Mobile virus poses new threat to network security

The first network worm to penetrate mobile phones has been created by a group of eastern European virus writers. The worm, known as Cabir, had no malicious code attached and was sent to Russian antivirus firm Kaspersky Labs as a proof of concept.

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By  Simon Duddy Published  June 29, 2004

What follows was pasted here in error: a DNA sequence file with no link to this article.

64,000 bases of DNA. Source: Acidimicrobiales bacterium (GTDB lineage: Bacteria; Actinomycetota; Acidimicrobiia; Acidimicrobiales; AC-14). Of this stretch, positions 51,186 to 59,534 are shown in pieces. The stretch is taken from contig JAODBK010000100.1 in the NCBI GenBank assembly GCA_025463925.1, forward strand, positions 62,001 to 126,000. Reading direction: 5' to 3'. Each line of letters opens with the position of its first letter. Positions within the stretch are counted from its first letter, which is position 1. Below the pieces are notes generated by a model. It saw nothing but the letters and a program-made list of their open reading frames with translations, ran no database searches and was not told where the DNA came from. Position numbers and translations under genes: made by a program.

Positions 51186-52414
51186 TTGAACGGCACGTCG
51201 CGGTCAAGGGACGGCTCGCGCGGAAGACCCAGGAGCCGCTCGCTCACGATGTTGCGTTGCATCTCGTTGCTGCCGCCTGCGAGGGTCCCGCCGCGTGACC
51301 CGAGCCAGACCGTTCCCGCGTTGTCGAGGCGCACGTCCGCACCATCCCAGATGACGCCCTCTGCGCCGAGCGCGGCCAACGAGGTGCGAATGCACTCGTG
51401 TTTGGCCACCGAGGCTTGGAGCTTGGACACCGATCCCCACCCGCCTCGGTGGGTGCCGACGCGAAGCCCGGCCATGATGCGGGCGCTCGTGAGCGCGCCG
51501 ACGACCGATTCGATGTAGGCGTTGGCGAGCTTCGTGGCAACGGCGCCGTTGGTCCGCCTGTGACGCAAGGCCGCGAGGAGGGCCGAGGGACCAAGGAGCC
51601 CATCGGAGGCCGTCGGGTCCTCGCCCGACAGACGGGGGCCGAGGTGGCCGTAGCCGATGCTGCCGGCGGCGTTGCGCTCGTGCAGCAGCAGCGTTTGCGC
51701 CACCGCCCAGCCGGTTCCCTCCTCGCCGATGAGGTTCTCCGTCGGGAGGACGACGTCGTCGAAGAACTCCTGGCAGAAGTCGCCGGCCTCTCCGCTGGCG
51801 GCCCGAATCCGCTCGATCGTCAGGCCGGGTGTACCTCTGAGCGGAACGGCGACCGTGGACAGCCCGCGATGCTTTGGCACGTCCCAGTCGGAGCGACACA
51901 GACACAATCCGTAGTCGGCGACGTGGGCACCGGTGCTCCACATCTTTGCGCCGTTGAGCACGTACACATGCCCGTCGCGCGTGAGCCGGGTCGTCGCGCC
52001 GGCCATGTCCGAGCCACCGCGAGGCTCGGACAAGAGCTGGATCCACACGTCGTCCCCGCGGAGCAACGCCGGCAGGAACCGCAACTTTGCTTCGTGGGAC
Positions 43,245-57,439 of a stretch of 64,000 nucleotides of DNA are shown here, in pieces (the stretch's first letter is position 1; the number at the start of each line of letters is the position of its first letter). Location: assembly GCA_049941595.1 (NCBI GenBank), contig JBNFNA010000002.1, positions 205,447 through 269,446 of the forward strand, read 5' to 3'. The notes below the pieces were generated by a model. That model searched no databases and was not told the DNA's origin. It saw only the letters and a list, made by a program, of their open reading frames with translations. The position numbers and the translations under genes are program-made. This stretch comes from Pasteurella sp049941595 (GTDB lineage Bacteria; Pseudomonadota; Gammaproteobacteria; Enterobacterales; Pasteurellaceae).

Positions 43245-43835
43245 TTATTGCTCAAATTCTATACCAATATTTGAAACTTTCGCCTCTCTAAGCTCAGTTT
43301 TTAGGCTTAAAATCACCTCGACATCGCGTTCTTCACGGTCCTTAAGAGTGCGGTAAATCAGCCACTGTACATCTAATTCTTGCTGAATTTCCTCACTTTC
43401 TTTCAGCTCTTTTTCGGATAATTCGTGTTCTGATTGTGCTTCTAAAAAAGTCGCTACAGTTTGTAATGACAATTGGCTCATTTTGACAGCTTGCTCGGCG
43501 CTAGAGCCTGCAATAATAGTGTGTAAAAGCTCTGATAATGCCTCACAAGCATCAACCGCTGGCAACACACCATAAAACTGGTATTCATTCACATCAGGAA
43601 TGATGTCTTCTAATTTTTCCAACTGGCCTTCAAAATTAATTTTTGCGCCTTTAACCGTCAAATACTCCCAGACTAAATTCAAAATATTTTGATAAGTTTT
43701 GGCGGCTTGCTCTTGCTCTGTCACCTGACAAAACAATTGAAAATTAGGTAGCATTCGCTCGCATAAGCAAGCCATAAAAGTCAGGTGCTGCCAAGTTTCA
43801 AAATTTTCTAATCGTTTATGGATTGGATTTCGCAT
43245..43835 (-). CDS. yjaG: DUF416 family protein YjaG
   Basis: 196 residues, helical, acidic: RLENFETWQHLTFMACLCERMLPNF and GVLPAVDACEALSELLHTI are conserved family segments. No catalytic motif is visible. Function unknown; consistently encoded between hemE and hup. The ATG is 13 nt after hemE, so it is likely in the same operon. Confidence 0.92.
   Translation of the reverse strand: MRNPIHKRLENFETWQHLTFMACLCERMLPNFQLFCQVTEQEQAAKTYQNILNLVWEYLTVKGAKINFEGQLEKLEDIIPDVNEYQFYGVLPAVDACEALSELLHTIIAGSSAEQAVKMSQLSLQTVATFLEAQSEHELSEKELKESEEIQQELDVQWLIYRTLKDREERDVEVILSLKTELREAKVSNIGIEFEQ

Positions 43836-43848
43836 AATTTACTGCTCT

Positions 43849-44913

The first network worm to penetrate mobile phones has been created by a group of eastern European virus writers. The worm, known as Cabir, had no malicious code attached and was sent to Russian antivirus firm Kaspersky Labs as a proof of concept. Network managers should pay heed to the threat, however, and not just in relation to keeping their mobiles virus-free. The worm means there is one more potential avenue for networks to be penetrated. This is especially important as the number of wireless enabled phones and wireless networks grow. “As technology offers new backdoors into an organisation’s networks the threat should be analysed and a suitable response prepared,” says Justin Doo, managing director of Trend Micro Middle East & Africa. “When you consider the evolution of Cisco’s Network Admission Control (NAC), extending protection to this level of application will be vital in securing the access points of a network,” he adds. The worm is designed to work in smartphones running Symbian and Series 60 software, which is used to run millions of high-end phones. The virus scans the environment for other Bluetooth-enabled devices and tries to jump from phone to phone using this wireless connection. The virus sends itself disguised as a security file and must be accepted and installed by the mobile phone owner before the mobile is infected and the virus tries to spread to other phones. Mobile phone owners and network managers should not be too worried by the news. “This worm uses Bluetooth to spread and the technology is still not widespread,” says Denis Zenkin, head of corporate communications at Kaspersky Labs. “Secondly, it requires user intervention to infect a device. These two factors make markedly reduce the probability of being infected by this virus,” he adds. Although the Cabir worm is toothless, analysts warn that the virus could pave the way for more dangerous fare in the near future. “Cabir follows the usual pattern — a group puts out a fairly harmless proof of concept virus that others will mutate into more aggressive forms. I’m predicting we’ll see more destructive mobile worms and viruses in the wild within a quarter,” says Leif-Olof Wallin, senior programme director, Technology Research Services, Meta Group. The threat to network managers may be small but security companies are taking the development seriously. “Trend Micro is developing content security solutions for smartphone applications that will work independently of and in conjunction with Trend Micro's Office Scan Corporate Edition,” says Doo.

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